What is FPS and why does it matter for drone videography?

Operating a drone can require pilots to learn what seems like an alphabet soup of new acronyms and phrases. The FAA (there’s one already!) requires pilots to learn flight rules similar to those required of commercial airline pilots before they will grant Part 107 certification. And then there’s the technology. You will often see the term FPS frequently come up when researching drones and drone models. FPS stands for frames per second, a critical factor in determining the quality and fluidity of captured footage. Understanding FPS and why it’s important can significantly enhance the quality of your drone photography and videography output. So, what is FPS, and how can you optimize your settings for the best results?

Understanding FPS


FPS, or frames per second, refers to the number of individual frames or images that are displayed or captured in one second of video. For example, a video recorded at 30 FPS means that 30 distinct frames are shown every second. Common FPS rates found with DJI drones include 30, 60, and 120 FPS, each serving different purposes and producing varied visual effects.

  • 30 FPS: Standard for television broadcasts and general video recording, providing smooth and natural motion.
  • 60 FPS: Popular for busy or fast-moving scenes and sports, delivering even smoother motion and clarity.
  • 120 FPS and above: Used for slow-motion effects, allowing for dramatic playback of fast actions.


For perspective, the footage for this video of St. Cecilia’s Parish, in Boston, MA, was captured using a DJI Phantom 4 at 60 FPS:


Why FPS Matters in Drone Photography


As a freelance drone videographer, understanding the impact of FPS on your footage is crucial. For example, shooting at 60 FPS or higher is essential when capturing dynamic scenes like a high school football game or vehicles in motion. This higher frame rate ensures each movement is smooth and detailed, which is perfect for creating captivating slow-motion effects during post-production. On the other hand, 30 FPS is often sufficient for more static or cinematic shots, such as panoramic landscape views or architectural photography. These lower frame rates not only give your footage a more movie-like quality but also reduce the amount of storage needed, making the editing process more manageable. Editing large files can slow your computer down and sometimes force you into an unplanned upgrade. Balancing your FPS settings based on the subject and desired outcome will significantly enhance the quality and professionalism of your final video projects.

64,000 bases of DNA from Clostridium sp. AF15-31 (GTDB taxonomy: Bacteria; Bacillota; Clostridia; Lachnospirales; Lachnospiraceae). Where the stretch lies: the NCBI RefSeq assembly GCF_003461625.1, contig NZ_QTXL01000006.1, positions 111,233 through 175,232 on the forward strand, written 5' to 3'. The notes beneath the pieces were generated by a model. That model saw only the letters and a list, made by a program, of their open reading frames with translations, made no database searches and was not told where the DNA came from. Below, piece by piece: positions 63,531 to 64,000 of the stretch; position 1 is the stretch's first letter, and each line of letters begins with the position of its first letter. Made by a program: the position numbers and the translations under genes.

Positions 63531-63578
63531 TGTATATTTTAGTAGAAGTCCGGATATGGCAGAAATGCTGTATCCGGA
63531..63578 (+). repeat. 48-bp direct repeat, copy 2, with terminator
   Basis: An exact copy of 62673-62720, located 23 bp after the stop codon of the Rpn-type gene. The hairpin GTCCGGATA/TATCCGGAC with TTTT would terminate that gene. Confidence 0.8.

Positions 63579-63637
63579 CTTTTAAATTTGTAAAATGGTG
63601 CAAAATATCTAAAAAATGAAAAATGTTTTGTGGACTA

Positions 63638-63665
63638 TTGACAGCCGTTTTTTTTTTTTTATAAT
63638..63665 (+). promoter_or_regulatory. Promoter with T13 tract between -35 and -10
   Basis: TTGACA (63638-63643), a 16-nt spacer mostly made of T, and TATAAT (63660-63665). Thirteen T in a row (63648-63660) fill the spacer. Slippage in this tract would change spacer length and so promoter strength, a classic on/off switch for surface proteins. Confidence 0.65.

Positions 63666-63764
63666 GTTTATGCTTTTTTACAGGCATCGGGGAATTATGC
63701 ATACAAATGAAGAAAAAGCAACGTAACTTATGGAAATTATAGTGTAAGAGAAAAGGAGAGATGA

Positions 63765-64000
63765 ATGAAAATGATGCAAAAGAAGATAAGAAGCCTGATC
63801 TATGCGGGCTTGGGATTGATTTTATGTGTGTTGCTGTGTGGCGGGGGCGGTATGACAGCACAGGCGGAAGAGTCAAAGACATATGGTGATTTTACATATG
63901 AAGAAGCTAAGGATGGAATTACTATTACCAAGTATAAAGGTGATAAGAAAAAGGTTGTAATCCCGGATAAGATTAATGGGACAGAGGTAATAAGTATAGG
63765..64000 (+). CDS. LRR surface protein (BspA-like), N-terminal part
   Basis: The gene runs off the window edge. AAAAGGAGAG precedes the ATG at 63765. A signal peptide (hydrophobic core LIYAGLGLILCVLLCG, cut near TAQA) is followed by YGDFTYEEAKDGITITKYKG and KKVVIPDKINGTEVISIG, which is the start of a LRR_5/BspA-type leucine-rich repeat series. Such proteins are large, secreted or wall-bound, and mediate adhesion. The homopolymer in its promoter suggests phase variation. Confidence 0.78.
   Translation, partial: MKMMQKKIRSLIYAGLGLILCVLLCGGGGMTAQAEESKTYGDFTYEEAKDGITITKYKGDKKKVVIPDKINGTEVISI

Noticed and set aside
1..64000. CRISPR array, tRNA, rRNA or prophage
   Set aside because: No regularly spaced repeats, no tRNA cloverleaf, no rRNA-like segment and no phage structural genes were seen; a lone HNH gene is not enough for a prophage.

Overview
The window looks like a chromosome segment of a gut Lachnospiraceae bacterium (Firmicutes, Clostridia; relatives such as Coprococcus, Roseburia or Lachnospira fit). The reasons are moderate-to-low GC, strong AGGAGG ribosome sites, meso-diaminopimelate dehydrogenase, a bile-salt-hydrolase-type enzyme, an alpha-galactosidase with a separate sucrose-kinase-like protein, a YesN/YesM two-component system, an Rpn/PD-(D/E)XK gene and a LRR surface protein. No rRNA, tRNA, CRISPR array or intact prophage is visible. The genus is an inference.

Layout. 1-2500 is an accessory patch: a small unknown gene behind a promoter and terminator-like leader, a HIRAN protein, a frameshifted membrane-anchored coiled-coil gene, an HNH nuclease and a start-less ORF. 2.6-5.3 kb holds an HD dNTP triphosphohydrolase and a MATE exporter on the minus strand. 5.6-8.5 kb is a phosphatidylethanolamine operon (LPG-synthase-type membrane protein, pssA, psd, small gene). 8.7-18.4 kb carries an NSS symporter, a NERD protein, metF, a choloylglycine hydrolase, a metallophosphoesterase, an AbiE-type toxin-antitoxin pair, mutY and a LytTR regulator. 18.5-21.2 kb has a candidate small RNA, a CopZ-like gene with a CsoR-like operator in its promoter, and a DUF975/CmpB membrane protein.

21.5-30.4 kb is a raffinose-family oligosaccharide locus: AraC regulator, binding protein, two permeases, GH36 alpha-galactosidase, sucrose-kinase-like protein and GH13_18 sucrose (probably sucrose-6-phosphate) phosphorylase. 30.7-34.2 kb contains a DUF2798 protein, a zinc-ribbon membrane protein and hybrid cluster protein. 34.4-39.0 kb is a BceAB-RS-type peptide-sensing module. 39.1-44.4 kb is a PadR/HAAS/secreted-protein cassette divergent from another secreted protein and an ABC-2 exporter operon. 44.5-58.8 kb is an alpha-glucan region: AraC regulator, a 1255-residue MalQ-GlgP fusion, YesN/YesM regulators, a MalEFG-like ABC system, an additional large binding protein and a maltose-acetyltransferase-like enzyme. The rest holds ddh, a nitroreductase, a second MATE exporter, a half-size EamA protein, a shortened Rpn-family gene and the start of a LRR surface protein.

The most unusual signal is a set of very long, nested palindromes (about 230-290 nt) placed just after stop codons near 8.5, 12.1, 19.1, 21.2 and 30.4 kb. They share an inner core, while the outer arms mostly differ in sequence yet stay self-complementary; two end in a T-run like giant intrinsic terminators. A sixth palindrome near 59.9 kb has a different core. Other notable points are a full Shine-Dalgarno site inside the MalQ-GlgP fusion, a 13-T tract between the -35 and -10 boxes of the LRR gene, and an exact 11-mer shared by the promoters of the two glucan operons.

1. Smoothness of Motion: Higher FPS rates capture more frames per second, resulting in smoother motion. This is particularly important for drone photography as drones often capture fast-moving scenes or track moving subjects. Higher FPS ensures that the motion appears fluid and less jerky, a valuable attribute of drone footage, in particular.
  2. Detail and Clarity: Higher FPS can also enhance the clarity of footage, especially during high-speed movements. More frames mean more data is captured, which can result in better detail and less motion blur. This is crucial when shooting dynamic scenes or objects in motion, such as cars, animals, or sporting events.
  3. Flexibility in Post-Production: Videos shot at higher FPS can be slowed down in post-production to create stunning slow-motion effects without losing quality. This is valuable for emphasizing particular moments, adding dramatic flair, or analyzing fast actions in detail.
  4. Cinematic Quality: Different FPS settings can evoke different emotions and aesthetics. For instance, 30 FPS is commonly used in movies to give a film-like quality, whereas 60 FPS can make the footage feel more lifelike and immersive. Choosing the right FPS can set the tone and style of your drone footage.


Optimizing FPS for Drone Photography


  • Assess the Scene – Consider what you are filming. For static landscapes, real estate, or slow-moving subjects, 30 FPS may be sufficient. For action scenes, wildlife, or fast-moving objects, opt for 60 FPS or higher to capture smooth, detailed footage.
  • Lighting Conditions –  Higher FPS requires more light. In low-light conditions, using a lower FPS can help ensure each frame has enough exposure. If you need to shoot at a higher FPS in low light, you may need to adjust other settings like ISO or aperture to compensate.
  • Storage and Processing Power –  Higher FPS videos require more storage space and more powerful processing capabilities. Ensure your drone and editing setup can handle the increased data load. Be mindful of your storage capacity and battery life when shooting at higher FPS.
  • Final Output –  So this is all well and good, but what does your customer want? Consider the platform where your footage will be displayed. If it’s for social media, 30 FPS might be more than enough. For professional work, including broadcast or cinematic projects, or if you tend to fly really fast, higher FPS might be necessary to meet quality standards.


More Tips for Capturing Excellent Footage

We hope you found this FPS explainer helpful. If you’re looking for cinematic camera moves or other drone tutorials, check out our other articles below:

5 Best Simple & Easy Cinematic Drone Shots

How To Take Great Drone Photos – A Brief Tutorial

Bring Your Drone Photos to Life – Drone Cinemagraphs Tutorial

How to Take Long Exposure Photos Using DJI Drones

How To Edit Drone Photos To Make Them Pop


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About the Author

Adam Shore

Adam is a Central Florida alum who recently left the Orlando area to relocate to Denver, where he enjoys shooting aerial photography of the Rocky Mountains. And to ski. He is a member of the AMA and was been a drone photographer since the early days of the industry. Follow him @dronegenuity.